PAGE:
Help Your Child Develop the “Crossing the Midline” Skill

What is “crossing the midline”?

By the age of 3 or 4 years old, a child should have mastered the bilateral skill (using both sides of the body together) called “crossing the midline”. This is the ability to move one hand, foot, or eye into the space of the other hand, foot or eye. We cross midline when we scratch an elbow, cross our ankles, and read left to right. Crossing the midline of your body helps build pathways in the brain and is an important prerequisite skill required for the appropriate development of various motor and cognitive skills. Children who have difficultly crossing the body’s midline often have trouble with skills such as reading, writing, completing self care skills and participating in sports & physical activities. These skills require a type of coordination that comes from experience with “cross-lateral motion,” which is movement involving the left arm and right leg, or the right arm and left leg at the same time. 

Establishing a “worker hand” and a “helper hand” is a sign that the brain is maturating and lateralization is occurring, and is strongly correlated with the ability to cross the midline. Both sides of the brain need to talk to each other for the “worker hand” and the “helper hand” to work together and compliment each other. Coordinating both sides of the body can be difficult for the child who avoids crossing midline. Often, these children have not yet established a hand preference, sometimes using their left and sometimes using their right to draw, color, write, eat, and throw.

Affects on children who do not develop the bilateral skill:

Furthermore, when a child has difficulty crossing midline, it can affect his/her ability to read. While the child is moving his/her eyes from left to right across the page, the eyes will stop at midline to blink and refocus; however, when this happens, the child will very frequently lose his/her place on the line and become confused as to where they left off. It also affects handwriting, as diagonal lines cross the midline, and the child may need to stop in the middle of the page to switch hands when writing from left to right. Many self care and daily living skills require crossing midline. For example, perfecting the skill of putting socks or shoes on requires one hand to cross over to the other side of the body.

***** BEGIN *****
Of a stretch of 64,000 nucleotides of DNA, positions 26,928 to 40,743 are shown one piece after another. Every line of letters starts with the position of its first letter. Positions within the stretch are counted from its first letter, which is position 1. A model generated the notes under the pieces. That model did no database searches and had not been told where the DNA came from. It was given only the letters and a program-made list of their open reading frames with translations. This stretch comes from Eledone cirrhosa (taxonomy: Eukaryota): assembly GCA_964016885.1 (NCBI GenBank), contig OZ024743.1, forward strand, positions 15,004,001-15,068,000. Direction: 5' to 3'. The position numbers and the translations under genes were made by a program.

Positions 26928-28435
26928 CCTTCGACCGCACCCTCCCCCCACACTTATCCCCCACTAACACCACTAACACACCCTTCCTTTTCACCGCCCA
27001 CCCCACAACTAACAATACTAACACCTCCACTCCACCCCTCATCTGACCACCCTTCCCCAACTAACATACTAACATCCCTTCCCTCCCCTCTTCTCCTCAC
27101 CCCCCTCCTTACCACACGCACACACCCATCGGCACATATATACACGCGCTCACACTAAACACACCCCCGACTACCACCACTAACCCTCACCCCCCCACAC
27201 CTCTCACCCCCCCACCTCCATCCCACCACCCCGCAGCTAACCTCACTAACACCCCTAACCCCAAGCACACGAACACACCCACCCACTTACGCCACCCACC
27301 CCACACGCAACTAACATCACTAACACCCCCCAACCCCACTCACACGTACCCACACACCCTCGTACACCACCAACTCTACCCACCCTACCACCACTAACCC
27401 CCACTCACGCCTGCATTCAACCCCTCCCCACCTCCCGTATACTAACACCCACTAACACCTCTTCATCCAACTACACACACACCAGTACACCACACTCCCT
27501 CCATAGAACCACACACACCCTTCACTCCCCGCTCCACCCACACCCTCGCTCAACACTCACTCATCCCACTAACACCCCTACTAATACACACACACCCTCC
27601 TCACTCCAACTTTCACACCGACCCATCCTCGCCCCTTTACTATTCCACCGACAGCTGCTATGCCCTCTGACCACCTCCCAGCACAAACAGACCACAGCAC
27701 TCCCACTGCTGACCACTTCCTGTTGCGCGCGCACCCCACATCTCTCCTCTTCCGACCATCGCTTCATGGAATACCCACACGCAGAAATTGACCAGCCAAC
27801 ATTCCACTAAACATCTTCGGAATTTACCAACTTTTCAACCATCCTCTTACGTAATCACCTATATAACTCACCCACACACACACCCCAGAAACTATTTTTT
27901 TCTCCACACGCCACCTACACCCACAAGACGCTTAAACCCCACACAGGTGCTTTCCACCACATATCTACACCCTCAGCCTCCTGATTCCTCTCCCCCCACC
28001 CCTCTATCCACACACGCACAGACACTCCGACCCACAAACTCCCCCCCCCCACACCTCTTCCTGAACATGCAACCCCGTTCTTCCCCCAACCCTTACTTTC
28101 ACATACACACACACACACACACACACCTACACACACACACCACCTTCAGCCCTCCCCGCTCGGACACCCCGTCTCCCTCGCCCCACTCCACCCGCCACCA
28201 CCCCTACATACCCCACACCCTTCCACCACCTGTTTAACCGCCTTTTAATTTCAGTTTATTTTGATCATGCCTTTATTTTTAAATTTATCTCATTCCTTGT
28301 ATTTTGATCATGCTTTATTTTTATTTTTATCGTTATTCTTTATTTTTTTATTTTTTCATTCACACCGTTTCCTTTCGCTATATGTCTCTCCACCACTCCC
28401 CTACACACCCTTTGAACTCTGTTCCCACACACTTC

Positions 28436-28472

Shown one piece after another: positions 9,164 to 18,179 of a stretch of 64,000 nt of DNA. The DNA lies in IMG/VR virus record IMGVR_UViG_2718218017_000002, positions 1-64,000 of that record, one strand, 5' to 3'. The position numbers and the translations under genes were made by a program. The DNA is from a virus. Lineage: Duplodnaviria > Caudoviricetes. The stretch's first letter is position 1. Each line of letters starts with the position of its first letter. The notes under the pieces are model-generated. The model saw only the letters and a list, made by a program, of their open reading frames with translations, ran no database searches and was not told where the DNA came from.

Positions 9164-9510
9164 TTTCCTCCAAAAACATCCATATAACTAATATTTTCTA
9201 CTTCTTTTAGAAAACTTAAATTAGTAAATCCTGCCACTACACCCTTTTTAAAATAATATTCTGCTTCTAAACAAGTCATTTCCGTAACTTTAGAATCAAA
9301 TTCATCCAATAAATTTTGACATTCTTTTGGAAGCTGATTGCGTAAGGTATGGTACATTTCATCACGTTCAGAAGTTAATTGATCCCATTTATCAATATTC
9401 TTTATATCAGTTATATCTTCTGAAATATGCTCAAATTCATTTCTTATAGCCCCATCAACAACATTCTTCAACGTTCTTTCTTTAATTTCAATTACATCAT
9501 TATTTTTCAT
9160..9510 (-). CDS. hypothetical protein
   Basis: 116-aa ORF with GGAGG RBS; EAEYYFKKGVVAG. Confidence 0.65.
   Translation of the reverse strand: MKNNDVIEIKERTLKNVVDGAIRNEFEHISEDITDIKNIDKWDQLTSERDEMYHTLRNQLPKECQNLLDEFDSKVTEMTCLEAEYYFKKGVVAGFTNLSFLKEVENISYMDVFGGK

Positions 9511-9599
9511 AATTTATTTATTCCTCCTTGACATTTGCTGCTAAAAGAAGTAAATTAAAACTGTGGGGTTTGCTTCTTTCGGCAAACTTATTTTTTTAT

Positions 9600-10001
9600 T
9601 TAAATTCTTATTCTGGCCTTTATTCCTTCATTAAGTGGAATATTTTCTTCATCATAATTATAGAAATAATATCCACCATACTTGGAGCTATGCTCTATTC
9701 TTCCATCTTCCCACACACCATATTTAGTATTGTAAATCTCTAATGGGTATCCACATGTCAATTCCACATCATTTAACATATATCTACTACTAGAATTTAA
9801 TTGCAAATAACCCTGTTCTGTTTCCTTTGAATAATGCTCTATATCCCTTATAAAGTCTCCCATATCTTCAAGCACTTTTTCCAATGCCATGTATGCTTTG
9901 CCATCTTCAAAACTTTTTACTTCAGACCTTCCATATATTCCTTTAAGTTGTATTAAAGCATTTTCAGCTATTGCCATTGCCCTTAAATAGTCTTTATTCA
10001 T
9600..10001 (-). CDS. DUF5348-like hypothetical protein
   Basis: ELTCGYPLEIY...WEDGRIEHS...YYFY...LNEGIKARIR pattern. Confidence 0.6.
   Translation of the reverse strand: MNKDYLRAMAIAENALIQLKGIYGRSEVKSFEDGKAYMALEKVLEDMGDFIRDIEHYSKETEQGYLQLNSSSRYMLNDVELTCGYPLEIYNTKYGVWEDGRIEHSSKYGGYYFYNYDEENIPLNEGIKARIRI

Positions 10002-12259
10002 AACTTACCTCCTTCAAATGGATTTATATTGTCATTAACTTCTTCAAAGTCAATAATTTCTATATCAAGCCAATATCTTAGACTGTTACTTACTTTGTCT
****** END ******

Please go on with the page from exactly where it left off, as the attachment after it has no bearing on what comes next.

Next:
Children who have difficulty crossing midline may appear ambidextrous because they are often observed using both hands, but they actually have a hidden neuroprocessing issue. Both sides of their brains are not communicating, resulting in decreased coordination, decreased motor control of movements and difficulties achieving higher level skills. Often, these children end up with two unskilled hands.

Activities to help develop the ability to cross the midline:

To help develop efficient crossing of the midline, provide children with a variety of two-handed (bilateral) activities. Try some of the below activities to help build more pathways in the brain and to develop the ability to cross the midline, improve coordination, and improve overall functional performance on a daily basis.

Right brain/left brain teasers-

a. Pop bubbles with only one hand (they will have to reach across their body to pop the bubbles floating on the opposite side).

b. Reach for bean bags, balls, stuffed animals, or other objects across midline, then throwing at a target.

c. Draw large figure eights (the infinity sign or an 8 turned on its side) on paper, on the floor with a finger, in the air with a finger, or drive a matchbox car around a figure eight pattern.

d. Let the child play with sand, scooping sand from one side of the body and putting it into a bucket on the opposite side of the body without switching hands.

e. Let the child pretend to drive a car with a ball in his/her hands to use as a steering wheel and encourage the crossing of his/her arms as he/she turns the ‘steering wheel’ OR to make this similar in style to most of the others—pretend to drive a car with a ball in both hands to use as a steering wheel and cross both arms while turning the “steering wheel”.

f. Play flashlight tag. In a dimmed room, lie on your backs and have the child follow your flashlight beam projected on the wall with his own flashlight.

g. Touch the opposite elbow and knee.

h. Cross one foot over the other while walking sideways.

i. Do “grapevine” walks.

j. Knee slap walk- Walk around raising each knee while touching/slapping it with the opposite hand (or elbow). Change it to a skip while touching the opposite knee as it comes up.

k. Windmill-stand with feet spread apart and arms extended out to the sides. Bend over at waist and tap right hand to left foot. Stand back up and then bend and tap left hand to right foot.